As you may or may not know I’m in the process of building IronRubyMvc. At one point I did write a bunch of tests in for the code I had at that point. However that test code was written in C# with xunit and moq. I wasn’t too happy about that so I deferred writing tests to a later date when I could use a Ruby library to write them.
That time has come, I can use bacon and it’s acceptable performance wise now, not stellar but workable. So when I started to port some of my previously written tests to bacon I ran into a road block. Mocking isn’t as straightforward as my optimistic self was expecting. This lead me to think about what exactly does a mocking framework do?
I’m pretty much a just stuff no fluff kind of guy when it comes to coding. So I tend to choose for solutions that have just the right amount of features and virtually no whistles and bells. I generally blame it on being slightly stupid so I can’t grok intensely complex solutions. Once you cross a treshold there is no way in hell I will ever look at it again.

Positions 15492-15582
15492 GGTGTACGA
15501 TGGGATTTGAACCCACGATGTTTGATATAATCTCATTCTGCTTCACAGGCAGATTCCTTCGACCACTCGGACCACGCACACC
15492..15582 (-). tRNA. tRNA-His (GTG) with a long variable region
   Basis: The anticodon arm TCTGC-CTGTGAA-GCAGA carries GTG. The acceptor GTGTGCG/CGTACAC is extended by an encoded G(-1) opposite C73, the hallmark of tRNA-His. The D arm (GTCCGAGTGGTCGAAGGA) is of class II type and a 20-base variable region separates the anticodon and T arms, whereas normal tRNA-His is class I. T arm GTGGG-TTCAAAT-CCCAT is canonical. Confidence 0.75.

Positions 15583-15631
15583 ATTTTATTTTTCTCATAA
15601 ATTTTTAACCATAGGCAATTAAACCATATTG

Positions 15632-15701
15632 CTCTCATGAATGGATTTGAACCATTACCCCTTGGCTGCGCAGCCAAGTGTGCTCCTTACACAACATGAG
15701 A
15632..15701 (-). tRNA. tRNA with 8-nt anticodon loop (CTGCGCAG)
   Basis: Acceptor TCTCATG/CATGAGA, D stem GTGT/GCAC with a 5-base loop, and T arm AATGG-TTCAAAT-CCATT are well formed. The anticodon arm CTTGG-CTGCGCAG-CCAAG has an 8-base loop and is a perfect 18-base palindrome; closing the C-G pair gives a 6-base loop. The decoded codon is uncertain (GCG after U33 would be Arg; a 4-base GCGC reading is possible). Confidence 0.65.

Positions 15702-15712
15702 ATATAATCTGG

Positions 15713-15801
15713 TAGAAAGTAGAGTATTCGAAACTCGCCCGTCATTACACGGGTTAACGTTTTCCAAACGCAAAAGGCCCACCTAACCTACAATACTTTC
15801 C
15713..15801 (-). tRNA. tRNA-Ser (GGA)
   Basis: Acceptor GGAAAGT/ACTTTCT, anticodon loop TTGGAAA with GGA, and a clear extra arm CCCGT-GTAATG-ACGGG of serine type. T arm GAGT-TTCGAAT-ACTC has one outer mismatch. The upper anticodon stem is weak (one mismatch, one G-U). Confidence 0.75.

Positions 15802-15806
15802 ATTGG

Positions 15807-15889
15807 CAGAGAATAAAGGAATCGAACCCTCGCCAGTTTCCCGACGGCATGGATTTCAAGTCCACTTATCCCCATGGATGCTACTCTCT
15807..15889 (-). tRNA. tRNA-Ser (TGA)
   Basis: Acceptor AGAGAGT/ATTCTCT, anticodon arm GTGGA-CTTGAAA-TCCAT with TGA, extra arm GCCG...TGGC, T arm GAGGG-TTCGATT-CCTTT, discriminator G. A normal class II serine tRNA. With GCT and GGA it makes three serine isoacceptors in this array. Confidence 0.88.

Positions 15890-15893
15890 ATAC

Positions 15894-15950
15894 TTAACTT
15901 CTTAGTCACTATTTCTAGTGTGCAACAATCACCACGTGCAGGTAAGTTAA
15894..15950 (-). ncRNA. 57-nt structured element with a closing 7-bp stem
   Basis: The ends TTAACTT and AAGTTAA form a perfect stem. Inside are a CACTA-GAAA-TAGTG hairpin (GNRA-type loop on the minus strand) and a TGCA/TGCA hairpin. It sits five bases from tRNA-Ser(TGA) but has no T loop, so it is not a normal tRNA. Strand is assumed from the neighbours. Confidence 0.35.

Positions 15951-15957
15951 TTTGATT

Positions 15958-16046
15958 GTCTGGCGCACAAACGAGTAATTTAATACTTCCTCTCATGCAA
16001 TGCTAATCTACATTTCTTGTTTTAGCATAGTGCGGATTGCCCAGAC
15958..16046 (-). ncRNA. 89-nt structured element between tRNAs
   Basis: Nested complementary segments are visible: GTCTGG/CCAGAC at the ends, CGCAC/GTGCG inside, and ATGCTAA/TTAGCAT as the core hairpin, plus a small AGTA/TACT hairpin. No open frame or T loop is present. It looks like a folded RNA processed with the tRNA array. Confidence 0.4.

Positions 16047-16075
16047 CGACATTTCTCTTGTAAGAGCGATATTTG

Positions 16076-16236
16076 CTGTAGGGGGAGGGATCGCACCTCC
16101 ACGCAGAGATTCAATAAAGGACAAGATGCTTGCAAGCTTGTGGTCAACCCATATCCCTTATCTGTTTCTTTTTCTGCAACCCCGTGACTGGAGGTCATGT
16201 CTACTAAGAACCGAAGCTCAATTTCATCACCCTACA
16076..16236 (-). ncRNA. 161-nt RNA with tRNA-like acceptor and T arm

Anyway the no fluff approach to mocking would be to look at the core responsibilities of those frameworks, which are 2 as far as I can tell.
- Generate a proxy for an object so you can intercept method calls
- Allow for verificatons of those intercepted method calls to do things like how many times was this method called, was it called at all etc.
So I’m starting to implement a way to generate proxies today.. This should be a piece of cake with Ruby :) Then I’ll look at implementing some constraints and verifications.
Thinking about how to approach the API for defining the mocks has also been an interesting experience. From the get-go a Record/Replay/Verify model is out. But then it comes to the following part, when do you define the verifications.
Do you do that in the assertion fase, thus stubbing everything beforehand and just allowing the user to define return values when establishing the test context. Or do you define the verification (at least twice, ignore arguments etc) when you establish the test context. My vote goes to the first option.
So a new project is born it’s called caricature and lives on github. Which will try to implement the ideas set forward in this blog post for IronRuby.